The fact is, we must learn these things just like Joseph. We will all be affected by the selfish, mean-spirited choices of others. This can seem unfair and may even cause doubts about the goodness of God. That’s because our natural bend is towards self-preservation and vindictiveness. But just like Joseph, we must allow God’s words to temper our behavior. God’s prevailing nature is both mercy and love, and he profoundly shows that despite our bad choices (Romans 5.10). Furthermore, God promises that he is working all things together for good (Romans 8.28). In the moment none of that seems reasonable. But we must have a broader perspective and a strong dose of humility.

We can’t always see how things will play out. We may not see a path ahead for healing or restoration. We may even throw hope out the window and become cynical and negative. But some of that is simply our immaturity and pride. The passage of time and life experience often bring much needed clarity. More importantly, they allow us to see the critical truths about God’s plans and purposes that didn’t make sense at first. God will be faithful, and so we must continue to ground ourselves in what he has said, looking forward to being vessels of his glory.

This is the Lineage of Christ

Tuesday, May 14, 2024


Joseph dominates the end of Genesis. His rise from slavery to become a powerful ruler in Egypt preserves the life of God’s chosen people and sets us up for the critical story of the Egyptian Exodus. But just after Joseph is sold, Genesis interrupts the story to tell us about his brother Judah’s personal life. It started innocently enough. He took a wife and had some kids (Genesis 38.2). He found a wife for his oldest (Genesis 38.6). But then the worldly influence kicked in. His son Er was wicked, and the Lord put him to death (Genesis 38.7). Judah did the honorable thing by giving Tamar to his next son Onan, but he was wicked and the Lord put him to death (Genesis 38.10). In his carnal frame of mind, Judah doesn’t understand what is going on, and treats Tamar as though she’s the problem. He refuses to do what the law said and give his youngest son to her, forcing Tamar into life as a widow (Genesis 38.11; Deuteronomy 25.5-11).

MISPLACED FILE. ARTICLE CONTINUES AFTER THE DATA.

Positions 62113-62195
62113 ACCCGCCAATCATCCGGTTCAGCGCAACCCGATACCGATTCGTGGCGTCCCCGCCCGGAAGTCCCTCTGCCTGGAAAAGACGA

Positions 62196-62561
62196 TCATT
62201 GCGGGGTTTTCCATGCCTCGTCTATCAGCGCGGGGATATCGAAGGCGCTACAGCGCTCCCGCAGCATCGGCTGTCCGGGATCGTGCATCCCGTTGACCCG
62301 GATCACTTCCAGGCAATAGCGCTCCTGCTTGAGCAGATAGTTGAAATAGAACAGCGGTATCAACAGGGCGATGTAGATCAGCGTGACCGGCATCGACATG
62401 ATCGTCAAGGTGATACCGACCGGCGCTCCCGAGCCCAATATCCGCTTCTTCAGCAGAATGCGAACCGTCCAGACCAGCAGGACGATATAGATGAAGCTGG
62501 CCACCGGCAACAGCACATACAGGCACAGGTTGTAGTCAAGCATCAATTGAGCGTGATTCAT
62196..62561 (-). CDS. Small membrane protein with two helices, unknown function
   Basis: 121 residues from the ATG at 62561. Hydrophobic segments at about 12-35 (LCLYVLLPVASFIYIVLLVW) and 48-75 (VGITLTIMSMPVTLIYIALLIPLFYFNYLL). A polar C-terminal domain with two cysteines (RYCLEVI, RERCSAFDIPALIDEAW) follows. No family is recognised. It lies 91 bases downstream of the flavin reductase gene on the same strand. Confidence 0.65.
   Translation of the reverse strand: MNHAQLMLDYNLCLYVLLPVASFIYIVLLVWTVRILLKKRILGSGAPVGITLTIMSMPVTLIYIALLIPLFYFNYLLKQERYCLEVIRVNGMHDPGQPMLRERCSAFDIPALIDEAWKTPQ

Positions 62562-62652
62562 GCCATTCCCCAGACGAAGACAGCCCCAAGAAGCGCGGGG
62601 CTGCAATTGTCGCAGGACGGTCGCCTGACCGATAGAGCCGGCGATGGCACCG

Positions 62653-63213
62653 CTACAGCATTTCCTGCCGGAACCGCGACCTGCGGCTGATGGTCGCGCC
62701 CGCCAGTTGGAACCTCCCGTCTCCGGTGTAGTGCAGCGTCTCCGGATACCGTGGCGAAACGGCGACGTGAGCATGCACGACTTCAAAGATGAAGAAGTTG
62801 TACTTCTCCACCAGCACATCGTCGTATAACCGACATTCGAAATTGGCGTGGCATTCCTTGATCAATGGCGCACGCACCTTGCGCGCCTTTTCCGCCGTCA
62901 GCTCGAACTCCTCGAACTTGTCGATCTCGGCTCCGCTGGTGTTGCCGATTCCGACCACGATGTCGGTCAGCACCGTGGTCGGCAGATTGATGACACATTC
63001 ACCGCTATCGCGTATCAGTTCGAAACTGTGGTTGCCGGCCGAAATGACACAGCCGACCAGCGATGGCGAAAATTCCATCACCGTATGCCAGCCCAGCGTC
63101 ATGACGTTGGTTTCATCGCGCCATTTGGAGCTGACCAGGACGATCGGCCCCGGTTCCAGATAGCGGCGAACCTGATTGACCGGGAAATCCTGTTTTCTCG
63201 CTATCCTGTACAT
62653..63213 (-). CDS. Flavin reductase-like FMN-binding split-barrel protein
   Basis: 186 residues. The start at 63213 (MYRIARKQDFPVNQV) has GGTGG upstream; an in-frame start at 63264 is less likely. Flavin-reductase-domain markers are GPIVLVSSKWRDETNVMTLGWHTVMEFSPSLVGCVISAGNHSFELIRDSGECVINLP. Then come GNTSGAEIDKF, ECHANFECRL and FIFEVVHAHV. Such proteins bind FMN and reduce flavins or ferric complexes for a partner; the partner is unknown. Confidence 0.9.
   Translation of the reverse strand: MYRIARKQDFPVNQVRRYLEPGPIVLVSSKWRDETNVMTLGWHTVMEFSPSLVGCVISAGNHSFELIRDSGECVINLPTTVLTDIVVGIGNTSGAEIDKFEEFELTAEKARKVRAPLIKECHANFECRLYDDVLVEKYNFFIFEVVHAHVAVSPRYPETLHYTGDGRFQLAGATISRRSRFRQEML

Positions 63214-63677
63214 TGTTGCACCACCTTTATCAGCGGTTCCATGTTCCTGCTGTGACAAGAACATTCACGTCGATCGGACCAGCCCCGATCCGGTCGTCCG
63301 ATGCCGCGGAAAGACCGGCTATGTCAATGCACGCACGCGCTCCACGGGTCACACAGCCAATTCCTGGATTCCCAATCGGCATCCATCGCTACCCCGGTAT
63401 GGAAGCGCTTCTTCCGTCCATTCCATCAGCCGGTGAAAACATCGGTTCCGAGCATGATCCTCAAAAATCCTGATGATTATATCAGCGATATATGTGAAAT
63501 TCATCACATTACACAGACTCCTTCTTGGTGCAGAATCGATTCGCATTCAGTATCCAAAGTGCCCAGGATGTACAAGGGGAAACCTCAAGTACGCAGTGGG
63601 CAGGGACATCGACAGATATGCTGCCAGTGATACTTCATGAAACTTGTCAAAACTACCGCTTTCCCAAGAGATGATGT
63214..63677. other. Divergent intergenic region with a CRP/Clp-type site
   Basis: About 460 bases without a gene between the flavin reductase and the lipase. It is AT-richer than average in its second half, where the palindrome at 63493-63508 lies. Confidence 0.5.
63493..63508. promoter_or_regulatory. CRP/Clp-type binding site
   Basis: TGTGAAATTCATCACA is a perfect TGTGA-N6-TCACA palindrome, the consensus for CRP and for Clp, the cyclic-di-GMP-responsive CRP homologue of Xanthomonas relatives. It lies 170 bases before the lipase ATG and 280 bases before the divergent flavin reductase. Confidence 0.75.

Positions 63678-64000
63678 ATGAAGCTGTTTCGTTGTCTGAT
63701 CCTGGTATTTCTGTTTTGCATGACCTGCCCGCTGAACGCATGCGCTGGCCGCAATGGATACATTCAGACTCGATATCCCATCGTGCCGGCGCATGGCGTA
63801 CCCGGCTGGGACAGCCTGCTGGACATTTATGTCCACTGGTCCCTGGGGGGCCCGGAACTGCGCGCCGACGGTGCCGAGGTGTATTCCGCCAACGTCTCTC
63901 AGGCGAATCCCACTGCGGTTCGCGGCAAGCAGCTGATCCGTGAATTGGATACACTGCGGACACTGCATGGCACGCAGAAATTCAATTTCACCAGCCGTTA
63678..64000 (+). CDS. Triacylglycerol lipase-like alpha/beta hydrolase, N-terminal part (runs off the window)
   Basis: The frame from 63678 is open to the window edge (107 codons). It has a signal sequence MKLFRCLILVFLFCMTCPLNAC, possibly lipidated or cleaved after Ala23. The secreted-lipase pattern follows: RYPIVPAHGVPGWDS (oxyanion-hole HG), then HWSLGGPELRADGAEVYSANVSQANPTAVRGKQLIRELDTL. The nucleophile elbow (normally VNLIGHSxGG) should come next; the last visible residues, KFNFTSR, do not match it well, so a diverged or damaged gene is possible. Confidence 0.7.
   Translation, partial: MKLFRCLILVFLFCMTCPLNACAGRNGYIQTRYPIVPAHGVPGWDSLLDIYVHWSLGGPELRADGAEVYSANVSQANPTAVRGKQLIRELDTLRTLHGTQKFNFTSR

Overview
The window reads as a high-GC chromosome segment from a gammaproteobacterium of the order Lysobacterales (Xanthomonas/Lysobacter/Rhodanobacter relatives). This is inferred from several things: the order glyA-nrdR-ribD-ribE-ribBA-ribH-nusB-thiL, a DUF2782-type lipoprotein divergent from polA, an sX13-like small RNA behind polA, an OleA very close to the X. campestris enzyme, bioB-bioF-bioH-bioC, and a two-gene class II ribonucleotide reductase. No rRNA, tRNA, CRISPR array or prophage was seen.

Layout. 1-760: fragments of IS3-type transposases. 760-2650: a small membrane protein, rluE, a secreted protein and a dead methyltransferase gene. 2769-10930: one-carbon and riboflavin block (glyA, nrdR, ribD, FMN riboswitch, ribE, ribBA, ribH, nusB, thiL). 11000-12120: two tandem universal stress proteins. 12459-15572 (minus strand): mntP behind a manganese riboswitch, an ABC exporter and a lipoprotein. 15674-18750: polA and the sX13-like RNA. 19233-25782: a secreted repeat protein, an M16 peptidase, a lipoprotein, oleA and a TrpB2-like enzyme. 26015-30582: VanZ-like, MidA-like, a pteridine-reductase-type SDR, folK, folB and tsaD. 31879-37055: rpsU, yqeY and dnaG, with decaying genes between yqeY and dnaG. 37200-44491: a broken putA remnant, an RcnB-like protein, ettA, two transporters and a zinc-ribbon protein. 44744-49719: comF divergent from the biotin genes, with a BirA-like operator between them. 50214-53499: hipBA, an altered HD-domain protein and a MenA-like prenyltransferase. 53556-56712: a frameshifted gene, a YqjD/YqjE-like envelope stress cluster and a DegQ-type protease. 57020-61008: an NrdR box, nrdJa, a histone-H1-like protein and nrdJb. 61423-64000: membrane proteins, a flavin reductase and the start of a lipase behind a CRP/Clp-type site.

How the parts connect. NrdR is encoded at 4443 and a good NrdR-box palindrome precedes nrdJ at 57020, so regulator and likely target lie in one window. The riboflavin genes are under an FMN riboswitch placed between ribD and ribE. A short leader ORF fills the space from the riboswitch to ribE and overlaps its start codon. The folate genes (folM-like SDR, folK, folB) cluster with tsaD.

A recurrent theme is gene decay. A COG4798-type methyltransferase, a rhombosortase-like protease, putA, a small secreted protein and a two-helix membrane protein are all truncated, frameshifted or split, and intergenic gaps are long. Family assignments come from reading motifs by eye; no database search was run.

After a while, Judah goes “sheep shearing”, and makes a proposition to a prostitute (Genesis 38.12-19). However, unbeknownst to him, the prostitute is Tamar in disguise. Following their time together, she conceives, and we see Judah once again act based on ‘honor’. He calls for Tamar’s death, until he is confronted with the brutal reality: the child was his (Genesis 38.24-26).

This story is ugly… and yet this is the lineage of Christ, which Matthew specifically cites in his genealogy (Matthew 1.3). This interruption is instructive. It reminds us that God’s people aren’t immune to wicked behavior. Genesis 8.21 is still a present reality; and yet it doesn’t stop God from being faithful. In fact, this ugliness profoundly shows God’s redemptive ability. There is no circumstance too messy for God to work with. However, God’s grace and mercy expose those who are willing to accept it.

Judah made a lot of foolish choices. But in this moment, we see a contrast from his brothers. He doesn’t justify bad behavior. He doesn’t place the blame on somebody else. Instead, we see honesty about his sins. “she is more righteous than I, since I did not give her to my son…” (Genesis 38.26). I believe this was a turning point in his life. When we first met Judah, he was selling his brother into slavery (Genesis 37.26-27). At the end of Judah’s story, he was offering to sell himself into slavery to save the life of one of his brothers (Genesis 44.33-34). God sovereignly turned Judah’s sinful decisions into steps that would lead to the salvation of many people through Jesus Christ.

For Christians, we are promised a place in God’s plan of salvation—to shine the light of Christ out of our own imperfect, weak lives, just like Judah and Tamar. But we must be changed by the grace of his exposure and truth. We must not hide what God reveals to us and the world about our hearts. Instead we must remain humble, deal with reality, and give thanks for God’s mercy and grace to let us be vessels of his wonderful salvation.